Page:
Unveiling the MRI through ionisation fraction of protoplanetary disks using ionisation tracers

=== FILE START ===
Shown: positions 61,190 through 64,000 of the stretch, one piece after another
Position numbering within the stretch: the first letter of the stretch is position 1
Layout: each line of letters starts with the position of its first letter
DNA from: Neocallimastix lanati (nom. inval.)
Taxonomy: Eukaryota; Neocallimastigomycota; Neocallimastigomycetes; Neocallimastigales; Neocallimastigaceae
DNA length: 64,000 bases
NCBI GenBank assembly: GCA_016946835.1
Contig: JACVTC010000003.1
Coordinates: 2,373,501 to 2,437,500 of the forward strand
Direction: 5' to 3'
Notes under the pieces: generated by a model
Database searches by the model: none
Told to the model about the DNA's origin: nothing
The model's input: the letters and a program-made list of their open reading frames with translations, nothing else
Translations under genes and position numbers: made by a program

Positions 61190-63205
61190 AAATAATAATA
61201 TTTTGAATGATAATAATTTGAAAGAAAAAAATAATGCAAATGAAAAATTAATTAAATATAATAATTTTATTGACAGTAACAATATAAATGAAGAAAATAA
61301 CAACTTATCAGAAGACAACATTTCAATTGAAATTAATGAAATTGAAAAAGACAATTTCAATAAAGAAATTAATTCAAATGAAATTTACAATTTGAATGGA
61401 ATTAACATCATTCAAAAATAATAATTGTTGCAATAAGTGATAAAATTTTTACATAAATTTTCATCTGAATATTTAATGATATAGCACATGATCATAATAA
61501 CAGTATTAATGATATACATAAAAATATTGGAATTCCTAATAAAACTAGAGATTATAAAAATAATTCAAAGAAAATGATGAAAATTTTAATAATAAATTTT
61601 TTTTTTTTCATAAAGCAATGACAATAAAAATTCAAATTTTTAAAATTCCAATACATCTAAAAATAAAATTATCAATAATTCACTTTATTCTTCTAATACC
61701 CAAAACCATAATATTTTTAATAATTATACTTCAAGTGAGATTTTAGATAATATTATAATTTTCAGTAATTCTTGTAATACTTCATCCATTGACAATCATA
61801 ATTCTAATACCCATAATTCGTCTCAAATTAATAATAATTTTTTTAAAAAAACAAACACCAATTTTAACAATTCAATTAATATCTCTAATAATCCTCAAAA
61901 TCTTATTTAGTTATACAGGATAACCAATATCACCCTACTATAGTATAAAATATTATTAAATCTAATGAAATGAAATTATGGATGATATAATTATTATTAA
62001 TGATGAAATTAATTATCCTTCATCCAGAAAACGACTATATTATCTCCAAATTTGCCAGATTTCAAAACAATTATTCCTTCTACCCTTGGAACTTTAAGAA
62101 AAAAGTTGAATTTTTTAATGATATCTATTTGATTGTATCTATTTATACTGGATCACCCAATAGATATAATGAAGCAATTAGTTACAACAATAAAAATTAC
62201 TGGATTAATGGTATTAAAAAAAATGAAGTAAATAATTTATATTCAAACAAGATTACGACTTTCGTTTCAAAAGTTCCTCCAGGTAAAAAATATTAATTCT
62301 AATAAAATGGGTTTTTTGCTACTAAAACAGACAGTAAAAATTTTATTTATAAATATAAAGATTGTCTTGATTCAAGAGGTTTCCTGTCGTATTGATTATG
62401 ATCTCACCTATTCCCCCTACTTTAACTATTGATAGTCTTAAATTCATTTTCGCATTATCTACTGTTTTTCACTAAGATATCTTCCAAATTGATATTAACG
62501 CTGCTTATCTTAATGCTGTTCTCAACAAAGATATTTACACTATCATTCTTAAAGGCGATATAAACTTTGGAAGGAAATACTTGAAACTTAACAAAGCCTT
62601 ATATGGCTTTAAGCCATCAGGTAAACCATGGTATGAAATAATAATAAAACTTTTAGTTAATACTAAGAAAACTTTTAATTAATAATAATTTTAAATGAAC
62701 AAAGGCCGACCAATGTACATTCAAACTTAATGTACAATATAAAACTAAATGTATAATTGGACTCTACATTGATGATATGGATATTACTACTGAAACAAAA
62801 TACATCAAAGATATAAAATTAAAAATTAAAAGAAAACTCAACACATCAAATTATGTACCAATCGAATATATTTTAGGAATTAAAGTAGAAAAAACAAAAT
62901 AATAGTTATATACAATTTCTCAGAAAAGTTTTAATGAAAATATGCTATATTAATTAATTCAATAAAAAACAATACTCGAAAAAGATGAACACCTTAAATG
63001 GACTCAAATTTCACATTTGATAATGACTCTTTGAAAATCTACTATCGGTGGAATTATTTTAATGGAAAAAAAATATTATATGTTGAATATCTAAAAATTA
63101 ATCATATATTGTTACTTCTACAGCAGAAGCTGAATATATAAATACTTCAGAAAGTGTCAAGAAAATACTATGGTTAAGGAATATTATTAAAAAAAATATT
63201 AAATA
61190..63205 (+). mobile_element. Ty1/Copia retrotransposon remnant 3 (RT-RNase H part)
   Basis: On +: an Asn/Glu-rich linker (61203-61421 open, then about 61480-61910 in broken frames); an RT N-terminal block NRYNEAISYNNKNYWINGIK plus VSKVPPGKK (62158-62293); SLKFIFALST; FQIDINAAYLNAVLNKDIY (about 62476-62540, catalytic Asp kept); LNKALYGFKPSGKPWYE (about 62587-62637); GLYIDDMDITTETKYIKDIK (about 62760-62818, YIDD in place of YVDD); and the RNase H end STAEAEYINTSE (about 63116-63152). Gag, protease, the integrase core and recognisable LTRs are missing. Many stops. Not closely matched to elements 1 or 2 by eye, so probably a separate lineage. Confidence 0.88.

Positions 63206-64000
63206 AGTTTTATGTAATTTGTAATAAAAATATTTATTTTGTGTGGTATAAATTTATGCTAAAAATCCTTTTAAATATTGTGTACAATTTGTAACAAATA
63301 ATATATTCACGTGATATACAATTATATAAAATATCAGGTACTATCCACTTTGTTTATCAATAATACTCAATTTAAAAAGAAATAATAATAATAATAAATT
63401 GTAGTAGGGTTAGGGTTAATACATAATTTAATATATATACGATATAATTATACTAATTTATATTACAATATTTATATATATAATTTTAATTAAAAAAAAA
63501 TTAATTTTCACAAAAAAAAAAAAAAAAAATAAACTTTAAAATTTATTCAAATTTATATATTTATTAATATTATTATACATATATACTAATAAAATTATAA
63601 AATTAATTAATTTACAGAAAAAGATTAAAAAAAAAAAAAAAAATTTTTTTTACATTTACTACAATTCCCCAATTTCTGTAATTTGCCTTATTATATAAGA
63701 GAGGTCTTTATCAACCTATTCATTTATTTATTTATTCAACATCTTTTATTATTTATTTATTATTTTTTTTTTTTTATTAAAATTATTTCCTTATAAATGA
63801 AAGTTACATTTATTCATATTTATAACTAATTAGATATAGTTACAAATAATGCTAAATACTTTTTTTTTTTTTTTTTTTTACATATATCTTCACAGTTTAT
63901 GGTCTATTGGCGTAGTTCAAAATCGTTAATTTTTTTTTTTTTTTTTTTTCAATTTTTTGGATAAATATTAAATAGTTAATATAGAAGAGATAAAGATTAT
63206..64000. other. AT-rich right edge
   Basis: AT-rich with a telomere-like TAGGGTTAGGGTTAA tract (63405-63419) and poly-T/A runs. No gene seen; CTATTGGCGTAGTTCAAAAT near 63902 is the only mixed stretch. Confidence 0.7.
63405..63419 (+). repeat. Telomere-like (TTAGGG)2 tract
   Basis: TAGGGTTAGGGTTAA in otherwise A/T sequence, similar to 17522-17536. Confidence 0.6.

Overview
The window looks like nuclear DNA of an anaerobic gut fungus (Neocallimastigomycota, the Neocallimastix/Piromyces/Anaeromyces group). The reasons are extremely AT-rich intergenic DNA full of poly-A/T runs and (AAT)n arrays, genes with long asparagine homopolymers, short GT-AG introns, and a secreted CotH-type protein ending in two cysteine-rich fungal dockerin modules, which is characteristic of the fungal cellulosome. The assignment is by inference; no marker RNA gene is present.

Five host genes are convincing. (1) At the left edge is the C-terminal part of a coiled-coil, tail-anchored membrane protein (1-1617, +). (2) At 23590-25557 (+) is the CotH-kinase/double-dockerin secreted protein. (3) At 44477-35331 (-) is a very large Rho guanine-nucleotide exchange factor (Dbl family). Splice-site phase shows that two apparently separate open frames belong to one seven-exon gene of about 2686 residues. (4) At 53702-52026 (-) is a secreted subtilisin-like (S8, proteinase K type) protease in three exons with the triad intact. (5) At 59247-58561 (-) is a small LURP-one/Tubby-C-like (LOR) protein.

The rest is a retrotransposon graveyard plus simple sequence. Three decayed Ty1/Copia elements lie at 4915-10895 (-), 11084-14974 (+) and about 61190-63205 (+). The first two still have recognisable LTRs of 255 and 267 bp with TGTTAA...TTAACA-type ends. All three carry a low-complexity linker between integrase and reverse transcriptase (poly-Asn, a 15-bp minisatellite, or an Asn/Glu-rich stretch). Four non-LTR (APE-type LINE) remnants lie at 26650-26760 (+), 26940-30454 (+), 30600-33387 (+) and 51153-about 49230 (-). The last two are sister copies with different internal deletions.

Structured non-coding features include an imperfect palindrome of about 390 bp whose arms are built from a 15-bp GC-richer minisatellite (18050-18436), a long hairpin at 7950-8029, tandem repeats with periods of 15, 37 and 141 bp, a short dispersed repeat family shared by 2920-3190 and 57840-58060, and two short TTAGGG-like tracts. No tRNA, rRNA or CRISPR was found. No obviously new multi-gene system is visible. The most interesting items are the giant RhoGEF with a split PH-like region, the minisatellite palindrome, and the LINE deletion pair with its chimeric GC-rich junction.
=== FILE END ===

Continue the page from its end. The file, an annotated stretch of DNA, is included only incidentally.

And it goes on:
The diversity of planetary systems depends on the physical and chemical structure of their formation sites, protoplanetary disks. It is generally accepted that the disk physical structure depends upon the degree of turbulent viscosity present in the disk. Turbulence transports angular momentum (and mass) and influences gas dispersion and dust coagulation. The magneto-rotational instability (MRI) has been suggested as the most promising source of turbulence. MHD simulations suggest that the MRI becomes active where the ionization fraction is higher than approximately 10^-13. In the disk molecular layer and midplane, HCO+ is expected to be the dominant cation and thus a robust tracer of the ionisation fraction. We have observed the J=1-0 transition of HCO+ and H13CO+ in three Herbig Ae stars with the Nobeyama 45m telescope to constrain the ionization fraction in the dense, cold regions of the disk, where UV photons cannot penetrate. We aim to determine whether the MRI is a viable mechanism for generating the required turbulence for efficient angular momentum transport and identify MRI active regions from the observational results.